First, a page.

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The Princess and the Frog

You're never too old (or cynical) to be charmed by frolicking Disney cartoon characters

The Princess and the Frog
Down on the bayou: Naveen and Tiana

Proving that you're never too old (or cynical) to be charmed by frolicking Disney cartoon characters, I thoroughly enjoyed the studio's latest animated family film, The Princess and the Frog. Hopefully, Disney is taking cues from the recently absorbed Pixar, and noting that audiences might want more than the same old treacly princess stories.

In fact, despite its title, this film isn't really about a princess. The story, loosely adapted from the old fairy tale about the hopeful bussing of amphibians, is set in 1920s New Orleans. Its heroine -- Tiana (voiced by Anika Noni Rose) -- is an African-American working-class gal who wants to open a restaurant, not become an accessory for a prince. (This is the dream of her lifelong friend Charlotte, but that character and storyline is presented as a parody of this desire.)

Through a series of mix-ups, Tiana does meet a prince named Naveen (Bruno Campos), but only after he has been turned into a frog. And all this gets Tiana is her transformation into a frog as well, and a trip to the bayou. With the help of a horn-blowing crocodile named Louis, a Cajun firefly and a blind voodoo queen, the two frogs find their way back to the Crescent City, as well as learn what their hearts truly desire.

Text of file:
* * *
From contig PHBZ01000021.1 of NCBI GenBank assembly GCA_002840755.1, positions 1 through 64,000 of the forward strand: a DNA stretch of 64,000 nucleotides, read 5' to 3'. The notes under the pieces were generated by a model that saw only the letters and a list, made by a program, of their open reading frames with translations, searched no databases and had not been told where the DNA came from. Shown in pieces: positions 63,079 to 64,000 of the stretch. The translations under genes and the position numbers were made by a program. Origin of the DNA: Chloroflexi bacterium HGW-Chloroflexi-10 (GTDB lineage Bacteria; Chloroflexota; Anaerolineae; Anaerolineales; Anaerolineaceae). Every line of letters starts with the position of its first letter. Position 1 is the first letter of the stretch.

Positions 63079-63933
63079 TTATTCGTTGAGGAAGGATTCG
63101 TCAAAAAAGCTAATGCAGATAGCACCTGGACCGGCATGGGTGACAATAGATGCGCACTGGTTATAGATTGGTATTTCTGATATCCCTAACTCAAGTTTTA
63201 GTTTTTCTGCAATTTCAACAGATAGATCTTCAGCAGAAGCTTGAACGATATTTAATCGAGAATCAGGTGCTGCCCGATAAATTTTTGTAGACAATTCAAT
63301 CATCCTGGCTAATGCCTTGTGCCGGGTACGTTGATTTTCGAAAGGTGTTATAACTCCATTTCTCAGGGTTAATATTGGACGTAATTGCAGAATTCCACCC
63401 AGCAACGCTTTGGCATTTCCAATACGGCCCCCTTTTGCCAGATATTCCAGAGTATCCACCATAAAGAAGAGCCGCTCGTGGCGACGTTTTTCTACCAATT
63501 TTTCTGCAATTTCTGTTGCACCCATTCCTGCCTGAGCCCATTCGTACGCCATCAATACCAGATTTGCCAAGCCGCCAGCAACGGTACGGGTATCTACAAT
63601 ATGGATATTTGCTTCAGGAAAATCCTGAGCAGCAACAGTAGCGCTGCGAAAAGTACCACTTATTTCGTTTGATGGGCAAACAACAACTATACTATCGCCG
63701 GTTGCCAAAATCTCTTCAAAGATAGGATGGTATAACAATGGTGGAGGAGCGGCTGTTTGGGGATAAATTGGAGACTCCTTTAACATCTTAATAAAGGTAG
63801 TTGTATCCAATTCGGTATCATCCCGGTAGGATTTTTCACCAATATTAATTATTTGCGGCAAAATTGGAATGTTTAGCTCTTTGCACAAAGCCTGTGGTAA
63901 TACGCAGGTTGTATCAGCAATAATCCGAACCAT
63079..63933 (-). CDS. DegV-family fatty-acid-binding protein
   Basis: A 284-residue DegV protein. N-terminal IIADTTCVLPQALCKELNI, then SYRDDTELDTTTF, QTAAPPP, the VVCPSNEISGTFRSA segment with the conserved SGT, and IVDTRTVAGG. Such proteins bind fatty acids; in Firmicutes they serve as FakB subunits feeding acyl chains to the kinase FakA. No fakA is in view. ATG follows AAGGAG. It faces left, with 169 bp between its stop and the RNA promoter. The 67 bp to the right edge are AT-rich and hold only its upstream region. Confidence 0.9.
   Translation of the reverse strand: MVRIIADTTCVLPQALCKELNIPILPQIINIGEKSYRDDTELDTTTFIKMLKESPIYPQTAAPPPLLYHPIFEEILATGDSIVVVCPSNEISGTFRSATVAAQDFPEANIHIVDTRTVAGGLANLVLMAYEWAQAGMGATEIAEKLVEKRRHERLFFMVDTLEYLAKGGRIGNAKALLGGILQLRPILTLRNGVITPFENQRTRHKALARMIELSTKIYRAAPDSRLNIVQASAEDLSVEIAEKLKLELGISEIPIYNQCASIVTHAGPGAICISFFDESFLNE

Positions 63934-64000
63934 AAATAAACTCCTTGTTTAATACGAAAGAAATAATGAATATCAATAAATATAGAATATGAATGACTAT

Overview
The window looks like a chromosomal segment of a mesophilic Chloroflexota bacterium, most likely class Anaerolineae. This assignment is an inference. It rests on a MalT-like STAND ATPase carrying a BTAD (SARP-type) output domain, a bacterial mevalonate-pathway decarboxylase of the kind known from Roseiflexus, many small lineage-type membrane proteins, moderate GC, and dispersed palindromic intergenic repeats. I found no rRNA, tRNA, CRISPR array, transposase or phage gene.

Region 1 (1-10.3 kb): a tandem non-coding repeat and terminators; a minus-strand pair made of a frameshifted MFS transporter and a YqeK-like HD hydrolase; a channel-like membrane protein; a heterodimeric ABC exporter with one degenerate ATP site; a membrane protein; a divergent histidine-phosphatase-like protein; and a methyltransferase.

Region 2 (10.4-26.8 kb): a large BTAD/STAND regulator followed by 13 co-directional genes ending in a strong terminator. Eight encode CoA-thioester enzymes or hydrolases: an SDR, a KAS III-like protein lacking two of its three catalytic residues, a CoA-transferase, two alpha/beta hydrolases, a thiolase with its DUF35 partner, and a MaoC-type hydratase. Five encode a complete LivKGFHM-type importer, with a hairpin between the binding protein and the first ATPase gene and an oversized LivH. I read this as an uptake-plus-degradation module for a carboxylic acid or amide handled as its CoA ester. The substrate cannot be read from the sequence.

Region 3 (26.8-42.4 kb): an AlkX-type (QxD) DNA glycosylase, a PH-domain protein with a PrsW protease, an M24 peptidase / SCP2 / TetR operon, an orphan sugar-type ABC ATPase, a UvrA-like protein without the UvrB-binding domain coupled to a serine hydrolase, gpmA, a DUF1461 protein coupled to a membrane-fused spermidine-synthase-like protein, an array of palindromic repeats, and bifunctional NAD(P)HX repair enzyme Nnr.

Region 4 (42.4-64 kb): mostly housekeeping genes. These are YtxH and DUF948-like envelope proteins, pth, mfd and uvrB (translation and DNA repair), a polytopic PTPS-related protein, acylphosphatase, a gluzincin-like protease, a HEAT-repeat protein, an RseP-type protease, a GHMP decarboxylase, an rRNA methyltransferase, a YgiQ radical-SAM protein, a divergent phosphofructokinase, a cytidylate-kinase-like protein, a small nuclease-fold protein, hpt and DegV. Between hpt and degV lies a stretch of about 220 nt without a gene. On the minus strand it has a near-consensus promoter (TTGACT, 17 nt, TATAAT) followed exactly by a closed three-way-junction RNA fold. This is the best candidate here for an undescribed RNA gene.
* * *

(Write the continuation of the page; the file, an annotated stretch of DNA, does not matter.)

Behind the complications is the sinister Dr. Facilier (Keith David). This voodoo shyster may have strolled out of a Max Fleischer cartoon, his face and body all crazy angels, and his true nature depicted by the ever-shifting shadow that trails him.

I loved that the film shamelessly embraced New Orleans' mythic voodoo milieu. The crazy dances with slinky Dr. Facilier and his soul-stealing compadres were deliciously dark (again, recalling more adult-themed animation of the 1920s and '30s). The sorts of suspicious parents who consider Halloween to be a satanic holiday should keep their kids away from these visually engaging, toe-tapping sequences from "the other side." 

After all Disney's time- and globe-hopping to exotic locales, it's satisfying to see the gang wind up here at home, in colorful New Orleans: baroque mansions and shotgun houses, streetcars and steamboats, cemeteries and bottle trees, and an unself-conscious mix of white and black characters. (Though these days, watching even an idealized cartoon version of the pre-Katrina New Orleans adds poignancy.)

Directed by Ron Clements and John Musker, Princess is Disney's first hand-drawn film since 2004, but the old-school technique still delivers a visual treat. The film moves at a lively pace, with plenty of organic humor, both spoken and situational. (A frog lands on a drum kit, and the spooked drummer frantically pounding the skins makes the whole band switch from dreary to uptempo.)

The music and songs are by longtime Pixar collaborator Randy Newman. Rather than pen a bunch of goopy ballads, Newman gets to tap his own New Orleans roots and delivers a passel of lively songs that span Dixieland, zydeco, gospel and blues. (Newman also gets a tiny cameo as the firefly "Cousin Randy.")

I'm sure there will be related dolls, bedsheets, sing-along books and spin-offs galore to feed the Disney maw, but Princess felt more like an entertaining story to be shared than an excuse to hit the toy store. And in this frantic holiday season, that's a welcome gift in itself.


Starts Fri., Dec. 11